Wednesday, December 26, 2018

How Would You Enforce A Nuclear Weapon Ban?

Some viewer on my other channel wrote that owning a chimpanzee is illegal worldwide. This kind of reminds me of Olivia Underling in "Ping and the Snirkelly People" informing Ping that Santa Claus delivers Christmas gifts to children worldwide.

 Where have you ever been? I want to ask this person. Do you have any idea what is going on worldwide? Have you ever left the State or Province you live in? Is this a fantasy of yours?

There is no law against owning a chimp where I live. And there is no law forcing me to put a safety net on my trampoline. There is no law telling me that my little girl and my little chimpanzee cannot jump up and down on the trampoline without a safety net. In fact, Sword and Bow did just that when they were little.

We don't need a law telling us not to do dangerous things. Some of us will do dangerous things and live. Others will do dangerous things and die. We all will die in the end, no matter what we do, so why not take those risks we feel are worth taking?

When it comes to weapons, some weapons I may want to have, and others I have no desire to own. For instance, I do not want to own a nuclear weapon. But if someone did own a nuclear weapon, what could we possibly do about that? Do you think he would tell us that he had such a weapon? Even if he did, how would you enforce a nuclear weapon ban against him? Think about it!

Monday, August 20, 2018

Japheth Campbell, Libertarian Candidate for US Senate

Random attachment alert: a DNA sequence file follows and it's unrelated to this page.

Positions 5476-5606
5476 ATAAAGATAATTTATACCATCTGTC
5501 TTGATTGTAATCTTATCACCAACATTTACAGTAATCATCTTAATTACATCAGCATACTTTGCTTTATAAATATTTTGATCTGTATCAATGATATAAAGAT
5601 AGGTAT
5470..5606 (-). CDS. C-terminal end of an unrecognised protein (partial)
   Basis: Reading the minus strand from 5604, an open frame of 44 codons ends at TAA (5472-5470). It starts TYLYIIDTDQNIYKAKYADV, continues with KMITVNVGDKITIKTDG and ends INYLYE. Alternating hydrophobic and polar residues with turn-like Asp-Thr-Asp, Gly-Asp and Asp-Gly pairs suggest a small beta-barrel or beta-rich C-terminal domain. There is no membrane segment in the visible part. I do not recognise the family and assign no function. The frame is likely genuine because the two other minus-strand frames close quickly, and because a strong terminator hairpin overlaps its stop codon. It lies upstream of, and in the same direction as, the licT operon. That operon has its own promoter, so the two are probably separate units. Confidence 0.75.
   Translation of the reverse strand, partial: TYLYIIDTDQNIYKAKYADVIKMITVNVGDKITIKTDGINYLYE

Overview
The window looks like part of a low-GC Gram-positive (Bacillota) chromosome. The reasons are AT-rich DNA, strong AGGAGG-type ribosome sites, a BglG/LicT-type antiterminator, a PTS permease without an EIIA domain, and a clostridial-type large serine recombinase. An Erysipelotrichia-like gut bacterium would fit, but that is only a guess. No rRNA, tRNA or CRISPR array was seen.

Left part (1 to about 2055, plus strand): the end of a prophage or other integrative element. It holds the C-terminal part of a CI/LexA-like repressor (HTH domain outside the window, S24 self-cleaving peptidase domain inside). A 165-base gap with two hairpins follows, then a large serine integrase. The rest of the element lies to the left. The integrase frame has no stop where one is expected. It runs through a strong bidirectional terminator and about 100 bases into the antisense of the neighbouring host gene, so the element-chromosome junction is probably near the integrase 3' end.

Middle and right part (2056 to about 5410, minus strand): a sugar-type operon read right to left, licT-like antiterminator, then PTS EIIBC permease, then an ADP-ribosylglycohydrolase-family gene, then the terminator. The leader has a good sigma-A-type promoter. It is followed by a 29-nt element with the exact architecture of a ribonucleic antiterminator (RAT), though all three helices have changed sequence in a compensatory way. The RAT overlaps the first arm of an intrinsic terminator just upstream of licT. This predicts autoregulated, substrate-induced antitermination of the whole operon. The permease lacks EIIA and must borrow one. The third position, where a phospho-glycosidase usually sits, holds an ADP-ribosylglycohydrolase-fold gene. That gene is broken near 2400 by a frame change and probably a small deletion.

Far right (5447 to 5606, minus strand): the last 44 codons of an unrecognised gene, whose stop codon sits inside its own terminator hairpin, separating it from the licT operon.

Austin Petersen did not get the Republican nomination for US Senator from Missouri. Josh Hawley did.  Hawley was endorsed by Trump and given funds from the National Republican Party, and he is a shill for the Powers-that-Be. I am not supporting Josh Hawley. I am not voting for him. He is no better than Claire McCaskill. So  now there is really only one viable choice: Japheth Campbell.

Japheth Campbell in a recent interview with Julia Hann and Me

Here is a recent interview that Japheth Campbell gave. Listen. Learn. And then make up your own mind. November is not that far away. Japheth Campbell will be on the ballot. Austin Petersen will not. Decide for yourself.

Wednesday, July 4, 2018

A Fourth of July Message

What people believe about the existence of their gods is less important than whether they believe that it is ethical to fight, kill and die for their freedom. That is why someone who believes in an aggressive god that may not actually exist can be more effective sometimes than someone whose pacifist upbringing prevents him from fighting for freedom.

Wednesday, May 30, 2018